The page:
With the number of real estate listings in Hamilton dropping significantly over May, buyers are starting to show increased urgency in securing one of the limited number of properties available before the market potentially turns.

 

Lodge Real Estate Managing Director Jeremy O’Rourke says that the number of properties for sale in Hamilton as of the end of May was down to around 830, compared to 880 in April and 920 in March.

 

Jeremy sees first home buyers in particular showing confidence in making a purchase, and the fear-of-missing-out (FOMO) that has been absent from the market is beginning to re-emerge.

 

“With the recent OCR increase by the Reserve Bank signalled as the last of the hikes we’ll see this cycle, buyers have interpreted that as a clear indicator that we’re at peak interest rates, and the market has hit its floor.

 

“So we’re seeing buyers identify that now is the time to get into the market.  They realise if they wait too long for the perceived bottom, buyers may find themselves once again in a competitive market as prices pick up.

 

“The number of offers we’re seeing has dramatically lifted since April’s dramatic slowdown that coincided with holidays, and while open home throughput fluctuates and has at times trended downwards, the quality of the buyers we’re seeing should soon translate to a rise in sales.”

 

This lines up with ANZ’s economists upgrading their house price forecast, tentatively predicting that housing prices may have hit their floor and could bounce back over the second half of 2023. They acknowledge that net migration and other factors impacting on housing supply and demand are the ‘wildcards’ for the outlook.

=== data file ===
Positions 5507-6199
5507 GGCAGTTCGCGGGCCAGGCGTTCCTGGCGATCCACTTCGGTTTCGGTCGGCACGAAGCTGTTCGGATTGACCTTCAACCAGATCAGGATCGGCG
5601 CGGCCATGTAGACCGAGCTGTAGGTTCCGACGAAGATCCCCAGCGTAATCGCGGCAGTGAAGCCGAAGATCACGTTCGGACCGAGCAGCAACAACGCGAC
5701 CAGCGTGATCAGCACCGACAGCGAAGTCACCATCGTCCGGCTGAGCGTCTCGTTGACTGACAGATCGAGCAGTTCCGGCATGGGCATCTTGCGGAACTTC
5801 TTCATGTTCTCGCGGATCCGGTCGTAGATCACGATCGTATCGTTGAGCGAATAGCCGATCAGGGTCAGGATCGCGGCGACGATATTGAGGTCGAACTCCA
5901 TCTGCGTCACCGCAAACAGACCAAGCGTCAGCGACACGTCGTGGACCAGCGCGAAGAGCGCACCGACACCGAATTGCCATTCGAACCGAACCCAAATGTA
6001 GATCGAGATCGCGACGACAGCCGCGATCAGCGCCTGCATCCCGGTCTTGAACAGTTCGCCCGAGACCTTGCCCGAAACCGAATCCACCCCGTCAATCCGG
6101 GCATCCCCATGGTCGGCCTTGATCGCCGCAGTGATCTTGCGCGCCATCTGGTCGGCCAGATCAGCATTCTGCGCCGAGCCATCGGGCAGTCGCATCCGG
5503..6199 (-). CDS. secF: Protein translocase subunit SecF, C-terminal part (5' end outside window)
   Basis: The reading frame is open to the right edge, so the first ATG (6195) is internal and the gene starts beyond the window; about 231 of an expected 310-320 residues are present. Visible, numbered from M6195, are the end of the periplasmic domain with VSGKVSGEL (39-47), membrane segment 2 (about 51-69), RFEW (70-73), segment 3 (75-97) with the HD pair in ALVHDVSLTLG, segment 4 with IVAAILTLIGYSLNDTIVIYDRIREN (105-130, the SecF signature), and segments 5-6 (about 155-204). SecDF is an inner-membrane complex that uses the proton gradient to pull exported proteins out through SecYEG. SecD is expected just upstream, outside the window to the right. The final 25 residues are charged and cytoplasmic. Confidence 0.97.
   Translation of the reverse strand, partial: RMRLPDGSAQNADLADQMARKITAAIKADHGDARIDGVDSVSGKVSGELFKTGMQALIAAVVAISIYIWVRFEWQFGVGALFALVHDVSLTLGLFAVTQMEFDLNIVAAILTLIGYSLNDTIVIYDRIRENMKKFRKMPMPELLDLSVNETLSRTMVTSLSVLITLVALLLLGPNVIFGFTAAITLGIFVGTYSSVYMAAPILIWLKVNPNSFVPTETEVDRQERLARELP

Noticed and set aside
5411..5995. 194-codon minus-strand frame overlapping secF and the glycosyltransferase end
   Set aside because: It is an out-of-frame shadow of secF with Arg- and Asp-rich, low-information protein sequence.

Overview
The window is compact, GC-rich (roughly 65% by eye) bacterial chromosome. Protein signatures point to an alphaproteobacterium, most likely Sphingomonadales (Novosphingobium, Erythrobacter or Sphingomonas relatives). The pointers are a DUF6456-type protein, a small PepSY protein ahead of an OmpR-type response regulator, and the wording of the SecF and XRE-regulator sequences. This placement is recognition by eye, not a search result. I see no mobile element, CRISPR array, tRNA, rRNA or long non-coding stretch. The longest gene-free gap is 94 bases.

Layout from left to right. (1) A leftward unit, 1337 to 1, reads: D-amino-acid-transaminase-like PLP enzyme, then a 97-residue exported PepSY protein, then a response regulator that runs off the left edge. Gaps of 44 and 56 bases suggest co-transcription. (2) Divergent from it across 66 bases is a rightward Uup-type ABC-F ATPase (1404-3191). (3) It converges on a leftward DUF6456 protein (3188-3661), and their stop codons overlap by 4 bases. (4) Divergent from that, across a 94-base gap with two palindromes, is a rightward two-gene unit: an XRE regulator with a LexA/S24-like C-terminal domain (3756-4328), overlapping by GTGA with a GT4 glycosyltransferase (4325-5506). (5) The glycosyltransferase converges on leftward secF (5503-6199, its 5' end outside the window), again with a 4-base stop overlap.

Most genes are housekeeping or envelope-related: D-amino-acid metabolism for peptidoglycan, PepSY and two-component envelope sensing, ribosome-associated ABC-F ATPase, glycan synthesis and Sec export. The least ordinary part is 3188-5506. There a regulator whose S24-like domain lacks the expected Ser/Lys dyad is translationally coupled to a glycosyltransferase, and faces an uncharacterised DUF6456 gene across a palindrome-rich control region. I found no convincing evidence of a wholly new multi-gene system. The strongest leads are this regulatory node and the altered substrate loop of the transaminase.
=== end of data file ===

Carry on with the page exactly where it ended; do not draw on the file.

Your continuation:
In addition, the loan-to-value ratio adjustments that came in from 1 June will assist first home buyers, who have maintained their record high market share. According to CoreLogic NZ, of all the main centres, Hamilton’s first home buyers’ market share has been the strongest at 33% for Q1 2023.

 

However, Jeremy notes that the lack of properties for sale is what will likely constrain the market, if more properties don’t come online over the winter period.

“Stock is the lubricant of the market, and vendors looking to trade up need to be tempted by available properties, therefore freeing up entry-level prospects for first home buyers.”

He adds that the ongoing inclement weather is making preparation for sale difficult, but cautions potential vendors who may be waiting for a hopefully settled spring before listing.

“Entering into a ‘waiting game’ could be a gamble for vendors if the market gets flooded come September.

 

“Despite the pressures on both essential and discretionary spending, higher mortgage rates and an upcoming election in the mix, buyers are active now, building momentum and ready to make offers. Savvy vendors would be wise to take advantage of that now, as multi-offer situations increase in frequency.”